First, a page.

- Jeremy Corbyn gave interview to pro-Assad TV channel over the weekend
- In it, he condemned the UK’s decision to send military aid to Ukraine
- Ex-Labour leader said ‘Russian soldiers are dying’ and called for a peace deal
- He also took a swipe at NATO, saying expanding alliance ‘will not bring peace’
Jeremy Corbyn has criticised the UK’s decision to send military aid to Ukraine, accusing the West of ‘prolonging and exaggerating’ Russia’s war.
The ex-Labour leader, who infamously refused to blame Russia for the Salisbury poisoning in 2018, said leaders should instead force a peace deal between the pair – turning to the African Union and Arab League, including Syria, for mediation.
He also bemoaned the fact that ‘Ukrainians are dying… and Russian soldiers are dying’ in an interview with a pro-Assad TV channel, whilst condemning NATO expansion for causing ‘greater strain and greater stress.’
A recent poll showed 61 per cent of Ukrainians are against ending the war until all territory occupied by Russia, including Crimea, is back under their control.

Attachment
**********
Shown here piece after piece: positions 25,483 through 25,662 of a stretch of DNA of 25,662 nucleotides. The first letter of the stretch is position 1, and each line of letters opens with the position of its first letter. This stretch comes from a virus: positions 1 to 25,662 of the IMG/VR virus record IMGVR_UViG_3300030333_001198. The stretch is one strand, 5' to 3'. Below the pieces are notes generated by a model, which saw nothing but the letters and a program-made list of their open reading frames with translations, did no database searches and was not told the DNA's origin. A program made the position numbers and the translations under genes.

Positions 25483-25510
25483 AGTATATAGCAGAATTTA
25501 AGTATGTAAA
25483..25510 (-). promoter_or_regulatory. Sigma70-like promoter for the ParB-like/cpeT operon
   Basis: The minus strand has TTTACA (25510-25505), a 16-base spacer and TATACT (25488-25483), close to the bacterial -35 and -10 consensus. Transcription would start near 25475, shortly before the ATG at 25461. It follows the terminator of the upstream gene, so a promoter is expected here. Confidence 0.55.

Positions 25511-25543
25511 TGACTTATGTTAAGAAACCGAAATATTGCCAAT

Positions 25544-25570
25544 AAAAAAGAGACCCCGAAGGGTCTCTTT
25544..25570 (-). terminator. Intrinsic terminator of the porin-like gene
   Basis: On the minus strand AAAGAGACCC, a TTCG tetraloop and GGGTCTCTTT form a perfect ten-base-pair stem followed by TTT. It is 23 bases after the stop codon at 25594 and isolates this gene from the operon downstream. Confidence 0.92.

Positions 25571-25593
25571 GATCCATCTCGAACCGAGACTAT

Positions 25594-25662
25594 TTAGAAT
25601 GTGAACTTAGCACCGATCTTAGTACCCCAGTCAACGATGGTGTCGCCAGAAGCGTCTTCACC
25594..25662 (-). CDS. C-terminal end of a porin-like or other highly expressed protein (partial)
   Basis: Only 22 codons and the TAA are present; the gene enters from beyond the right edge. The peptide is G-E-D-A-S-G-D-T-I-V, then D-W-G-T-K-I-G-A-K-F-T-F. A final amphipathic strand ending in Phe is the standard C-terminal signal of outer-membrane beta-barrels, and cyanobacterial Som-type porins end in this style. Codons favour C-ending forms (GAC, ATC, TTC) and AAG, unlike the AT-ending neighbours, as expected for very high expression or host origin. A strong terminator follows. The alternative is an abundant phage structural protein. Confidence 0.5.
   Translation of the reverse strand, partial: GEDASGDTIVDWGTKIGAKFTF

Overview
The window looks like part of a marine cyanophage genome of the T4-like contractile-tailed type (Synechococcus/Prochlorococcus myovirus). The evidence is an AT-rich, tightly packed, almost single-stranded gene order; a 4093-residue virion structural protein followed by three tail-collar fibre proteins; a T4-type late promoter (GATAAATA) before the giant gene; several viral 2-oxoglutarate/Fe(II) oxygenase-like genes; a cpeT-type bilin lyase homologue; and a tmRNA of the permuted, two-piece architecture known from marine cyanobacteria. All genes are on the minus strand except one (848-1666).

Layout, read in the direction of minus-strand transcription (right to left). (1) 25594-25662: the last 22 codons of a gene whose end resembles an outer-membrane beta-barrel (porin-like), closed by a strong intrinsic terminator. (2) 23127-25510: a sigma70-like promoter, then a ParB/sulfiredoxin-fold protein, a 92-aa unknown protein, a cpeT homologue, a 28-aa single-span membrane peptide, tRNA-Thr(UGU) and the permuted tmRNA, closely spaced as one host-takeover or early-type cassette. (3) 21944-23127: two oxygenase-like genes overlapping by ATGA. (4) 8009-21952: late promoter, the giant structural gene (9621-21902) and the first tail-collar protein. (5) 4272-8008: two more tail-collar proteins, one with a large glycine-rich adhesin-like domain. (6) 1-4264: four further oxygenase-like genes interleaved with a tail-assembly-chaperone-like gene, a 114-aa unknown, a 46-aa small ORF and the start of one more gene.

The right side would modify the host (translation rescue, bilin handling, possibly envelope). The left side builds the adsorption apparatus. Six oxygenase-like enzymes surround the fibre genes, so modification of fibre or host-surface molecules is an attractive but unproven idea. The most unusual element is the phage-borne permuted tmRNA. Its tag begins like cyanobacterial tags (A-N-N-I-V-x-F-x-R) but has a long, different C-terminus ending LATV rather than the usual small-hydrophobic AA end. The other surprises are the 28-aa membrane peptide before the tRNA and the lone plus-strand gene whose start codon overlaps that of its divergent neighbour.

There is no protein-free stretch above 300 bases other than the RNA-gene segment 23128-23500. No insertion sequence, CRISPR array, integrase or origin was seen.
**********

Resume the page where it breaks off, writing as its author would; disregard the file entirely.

There is also a broad consensus between experts and analysts that striking a deal now would favour Moscow, allowing Putin to ‘freeze’ the war while rearming and reinforcing before restarting it at a time of his choosing – as he did in 2014.
But speaking to Al Mayadeen, a pro-Assad TV station based in Lebanon – which is controlled by Iran-backed proxy group Hezbollah – Corbyn argued the opposite.
He said: ‘What I find disappointing is that hardly any of the world’s leaders use the word “peace”, they always use the language of more war and more bellicose war
‘Ukrainians are dying and Ukrainians have gone into exile, thousands and thousands of them. And Russian soldiers are dying, conscripted young Russian soldiers are dying… Therefore there has to be more, much more, effort put into peace.’
Corbyn did say he ‘disagrees’ with the Russian invasion, but then parroted a Kremlin talking-point by adding that arming Ukraine will ‘prolong and exaggerate’ the war.
Meanwhile, he praised UN chief Antonio Guterres for travelling to Moscow to meet with Putin, insisting the global body should be at the forefront of negotiating peace.
If the UN cannot help, Corbyn suggested, then the African Union or Arab League – which includes Syria – should mediate because they ‘have no direct economic interest one way or the other’.
In fact, Russia has arms-dealing agreements with dozens of African nations from whom it also imports natural resources…